Disasters can push the world’s poorest deeper into poverty. Now aid agencies are trying something new. They give people a little money right before a disaster, instead of waiting until after.

While these experiments are in the early stages and there is little research on their effectiveness, there are signs that they can help people protect themselves and their possessions in ways they might not otherwise be able to.

The approach has been tried in several different circumstances: before a cyclone was supposed to hit Mozambique last March, before a hurricane brought torrential rains to Central America last October, and now to help people move away from landslide-prone slopes. Mount Elgon in Uganda.

The reason these one-off payments, known as advance cash relief, matter now is that disasters are outnumbered by human-made climate change and often inflict the greatest pain on the world’s poorest people. When crops or property are not insured, suddenly disasters like floodsor slow like drought, can be devastating. People can they are losing their only means of livelihoodtheir land and their only possession, livestock.

Consider what happened when the World Food Program sent between 50 and 23,000 families living along the Yamuna River in Bangladesh just days before extreme flooding was expected to hit the area in July 2020. The people who got the money , were “less likely to go a day without food‘ during these floods compared to those who did not receive payments, according to an independent assessment by researchers at the University of Oxford and the UK aid agency-funded Center for Disaster Risk Reduction.

Three months later, the researchers surprisingly found that those who received cash ate better and were less likely to sell their animals or take out high-interest loans.

Cash relief as a general anti-poverty tool has also produced surprising gains. A recent global study of seven million people in 37 countries found that giving cash directly to poor people led to fewer deaths among women and children. Another study found that financial aid averted food shortages in some places of southern Africa almost 20 years agothough not in others where food prices have soared.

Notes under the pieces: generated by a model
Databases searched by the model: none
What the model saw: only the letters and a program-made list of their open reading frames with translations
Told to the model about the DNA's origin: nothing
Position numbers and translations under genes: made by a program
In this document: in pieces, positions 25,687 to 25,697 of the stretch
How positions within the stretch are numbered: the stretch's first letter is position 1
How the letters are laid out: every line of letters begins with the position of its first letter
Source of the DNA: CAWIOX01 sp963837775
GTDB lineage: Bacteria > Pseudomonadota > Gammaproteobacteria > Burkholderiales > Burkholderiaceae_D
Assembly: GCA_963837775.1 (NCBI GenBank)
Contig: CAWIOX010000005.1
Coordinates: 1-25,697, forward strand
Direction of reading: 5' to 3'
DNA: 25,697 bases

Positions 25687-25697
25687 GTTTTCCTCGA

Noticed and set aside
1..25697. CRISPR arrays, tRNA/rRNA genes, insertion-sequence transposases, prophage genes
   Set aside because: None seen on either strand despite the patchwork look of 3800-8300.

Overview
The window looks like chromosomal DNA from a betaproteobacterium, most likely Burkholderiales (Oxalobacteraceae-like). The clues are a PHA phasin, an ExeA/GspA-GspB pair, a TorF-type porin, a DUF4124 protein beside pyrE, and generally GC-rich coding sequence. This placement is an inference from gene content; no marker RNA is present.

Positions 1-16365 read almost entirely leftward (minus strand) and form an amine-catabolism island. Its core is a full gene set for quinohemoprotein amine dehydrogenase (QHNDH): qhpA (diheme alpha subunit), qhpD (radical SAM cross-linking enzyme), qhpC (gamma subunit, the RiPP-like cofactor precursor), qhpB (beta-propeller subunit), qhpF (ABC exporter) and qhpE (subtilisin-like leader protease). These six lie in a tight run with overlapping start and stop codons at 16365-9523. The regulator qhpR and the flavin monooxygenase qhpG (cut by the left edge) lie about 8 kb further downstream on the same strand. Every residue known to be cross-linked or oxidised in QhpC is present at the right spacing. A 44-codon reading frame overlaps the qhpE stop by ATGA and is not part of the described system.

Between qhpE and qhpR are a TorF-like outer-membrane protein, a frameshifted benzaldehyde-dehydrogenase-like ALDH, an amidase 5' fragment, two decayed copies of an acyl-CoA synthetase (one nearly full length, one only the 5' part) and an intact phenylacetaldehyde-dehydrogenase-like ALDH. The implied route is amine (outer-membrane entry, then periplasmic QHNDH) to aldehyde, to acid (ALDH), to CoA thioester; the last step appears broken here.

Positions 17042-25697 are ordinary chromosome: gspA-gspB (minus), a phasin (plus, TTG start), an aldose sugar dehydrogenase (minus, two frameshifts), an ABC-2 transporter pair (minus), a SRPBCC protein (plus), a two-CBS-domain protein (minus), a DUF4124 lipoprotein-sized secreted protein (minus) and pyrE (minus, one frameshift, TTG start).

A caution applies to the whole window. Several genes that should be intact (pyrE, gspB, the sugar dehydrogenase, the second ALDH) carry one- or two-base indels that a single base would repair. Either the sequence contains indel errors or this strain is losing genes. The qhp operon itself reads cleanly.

In the United States, cash assistance to mothers for the first year of their children’s lives boosted their children’s brain development. Dozens of American cities have pilot projects give poor residents cash with no strings attached.

Now comes another push of extreme weather, both slow and fast, exacerbated by the burning of coal, oil and gas. Proponents of cash relief argue that it is a more efficient way to use financial aid because cash incurs fewer logistical costs and brings money directly into the local economy.

“Cash transfers help families survive climate disasters,” said Miriam Laker-Oketta, director of research at GiveDirectly, an aid group that does just that. “Cash provides choice and is readily available.”

Skeptics say it’s a band-aid solution that falls short of the range of dangers facing poor people in the Global South: deadly heat, rising sea levels, erratic rains. Not everyone who needs it gets cash. “It’s not sustainable. There will always be constraints on where that money comes from,” said Wanjira Mathai, executive director of the World Resources Institute, an advocacy group.

Cash payments are increasingly being tried in various places. The International Federation of Red Cross and Red Crescent Societies gave Mongolian shepherds cash during the run severe chills and to families in Guatemala and Honduras just before Hurricane Julia brought catastrophic flooding last October.

The World Food Program offers cash not only before a sudden disaster, but also in Ethiopia before a long period of drought. People used the money to buy food, pay off loans and if they were also given drought forecasts to buy food and medicine for their animals, the agency concluded in its own analysis.

Group Dr. Laker-Oketty focused on villages in Malawi, which have also been hit hard by drought in recent years. Last year, she sent families two installments of $400 each.

In one southern village of Chipyali, chief Khadijah William bought a small solar panel that allowed her to set up a light and fan at home. Suwema Gray bought five goats.

And Margaret Daiton built a brick and tin house to replace her old house, which was made of mud and thatch and leaked every year when it rained. But she ran out of money to buy wood for the door. She spent the last bits of her financial aid on food.

Even without a door, she was relieved to have finished her house before the torrential rains came on the back of Cyclone Freddy this year. “The old house,” she said, “would be completely destroyed.”

Cash relief limits were also in full display in Chipyali. Those who spent it on expensive hybrid seeds and chemical fertilizers, as advised, lost everything. The rain washed away everything they had planted.

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